The popular Arecibo observatory located in Puerto Rico is to be demolished; ending the reign of the famed 57-year-old telescope which scientists use to observe deep space and listen to Fast Radio Bursts (FRBs). The decision to demolish the observatory was reached after two main cables fell on parts of the observatory damaging the structure, one in August and the other in early November.
The National Science Foundation (NSF) responsible for the observatory also detected that the remaining cables could also fall adding to the damage. If this happens, the scientists said, the 900-ton platform suspended over the observatory could fall on the observatory’s dish that measures about 1,000 feet in diameter. This could also affect the three surrounding towers of the facility which measure about 300 feet in height according to the scientists’ estimates.
Such an extent of damage could topple the visitors’ building or any other important buildings that surround the structure, according to the NSF. The agency also explained that there is no safe way to repair the decades-old telescope which resulted in the decision to discontinue its use and demolish it. The engineers at the facility are now saddled with the responsibility of safely demolishing the facility, the Verge reports.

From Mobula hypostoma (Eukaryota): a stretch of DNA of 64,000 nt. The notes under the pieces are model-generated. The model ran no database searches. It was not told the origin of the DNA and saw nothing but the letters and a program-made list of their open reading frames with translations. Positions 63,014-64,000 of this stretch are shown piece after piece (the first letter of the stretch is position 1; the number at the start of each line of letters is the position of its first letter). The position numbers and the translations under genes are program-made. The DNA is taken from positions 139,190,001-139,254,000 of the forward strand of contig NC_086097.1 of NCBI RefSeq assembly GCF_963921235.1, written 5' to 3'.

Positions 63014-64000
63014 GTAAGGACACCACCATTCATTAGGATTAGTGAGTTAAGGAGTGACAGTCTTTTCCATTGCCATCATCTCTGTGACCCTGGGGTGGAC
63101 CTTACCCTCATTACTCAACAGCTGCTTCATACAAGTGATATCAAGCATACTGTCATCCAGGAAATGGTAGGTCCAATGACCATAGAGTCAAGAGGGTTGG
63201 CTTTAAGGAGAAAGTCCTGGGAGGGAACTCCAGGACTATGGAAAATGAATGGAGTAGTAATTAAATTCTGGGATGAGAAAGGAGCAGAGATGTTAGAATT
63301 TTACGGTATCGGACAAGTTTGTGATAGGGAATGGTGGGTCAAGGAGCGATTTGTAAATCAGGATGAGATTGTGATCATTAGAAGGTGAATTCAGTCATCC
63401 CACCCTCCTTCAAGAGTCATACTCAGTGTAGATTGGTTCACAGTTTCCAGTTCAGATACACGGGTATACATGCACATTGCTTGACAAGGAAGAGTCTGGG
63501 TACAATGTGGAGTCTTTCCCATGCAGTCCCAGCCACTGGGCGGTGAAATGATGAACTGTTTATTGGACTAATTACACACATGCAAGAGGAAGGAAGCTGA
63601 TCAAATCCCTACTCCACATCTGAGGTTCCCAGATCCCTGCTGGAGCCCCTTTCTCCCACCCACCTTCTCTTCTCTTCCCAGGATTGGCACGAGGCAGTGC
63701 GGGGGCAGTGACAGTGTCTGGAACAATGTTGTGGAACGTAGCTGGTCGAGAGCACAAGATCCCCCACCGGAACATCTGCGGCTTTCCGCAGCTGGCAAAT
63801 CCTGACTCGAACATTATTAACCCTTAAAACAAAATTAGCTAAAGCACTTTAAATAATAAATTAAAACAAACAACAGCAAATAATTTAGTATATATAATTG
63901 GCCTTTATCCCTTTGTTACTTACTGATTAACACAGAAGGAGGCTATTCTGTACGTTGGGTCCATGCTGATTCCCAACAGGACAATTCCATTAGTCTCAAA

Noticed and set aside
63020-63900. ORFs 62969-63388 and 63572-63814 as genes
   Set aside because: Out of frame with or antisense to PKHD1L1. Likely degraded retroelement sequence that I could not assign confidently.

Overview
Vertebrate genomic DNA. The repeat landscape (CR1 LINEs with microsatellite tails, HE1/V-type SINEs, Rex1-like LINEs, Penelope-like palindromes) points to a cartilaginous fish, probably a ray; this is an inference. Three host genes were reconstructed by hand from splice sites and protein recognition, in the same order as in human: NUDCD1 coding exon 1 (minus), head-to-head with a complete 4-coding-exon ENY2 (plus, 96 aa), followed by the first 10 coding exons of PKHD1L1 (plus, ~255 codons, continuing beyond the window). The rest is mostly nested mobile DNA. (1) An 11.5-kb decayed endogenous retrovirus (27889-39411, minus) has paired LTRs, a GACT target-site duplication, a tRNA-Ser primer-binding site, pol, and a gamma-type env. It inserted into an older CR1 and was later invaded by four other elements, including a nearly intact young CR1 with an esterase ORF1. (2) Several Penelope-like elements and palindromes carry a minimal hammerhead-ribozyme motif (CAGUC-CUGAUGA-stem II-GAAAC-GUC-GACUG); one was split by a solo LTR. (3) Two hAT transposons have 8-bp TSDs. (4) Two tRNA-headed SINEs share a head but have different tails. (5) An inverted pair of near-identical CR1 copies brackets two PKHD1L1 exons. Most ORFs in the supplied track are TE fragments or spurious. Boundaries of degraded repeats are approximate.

Reports have it that this might be done with the use of helicopters or even explosives. The agency described the demolition as painful but necessary. The engineers who work for NSF have evacuated the facility and secured the surrounding areas against entry from unwanted personnel or other members of the public. They stated that there was a need for this because the collapsing parts of the structure could come down at any point in time.
The telescope has served scientists for the last 50 years. With it, astronomers were able to observe several events and objects in deep space including FRBs and pulsars. The scientists also used the telescope to observe the activities of asteroids that were heading towards our planet. They were also able to make investigations into the possible existence of extraterrestrial beings using the telescope. This work was done by scientists of the Search for Extraterrestrial Intelligence (SETI).
The facility which was used in James Bond’s GoldenEye movie featuring Pierce Brosnan and Contact has survived Hurricanes, the latest of which is Hurricane Maria which caused damage of about $14.3 million to the facility. The main cables which fell in August and November weigh about 15,000 pounds each. The other main cables also weighing 15,000 pounds each could also fall according to the NSF engineers. The cables are decades old.
The scientists are still trying to ascertain how to bring down the facility and how much it will cost to demolish it.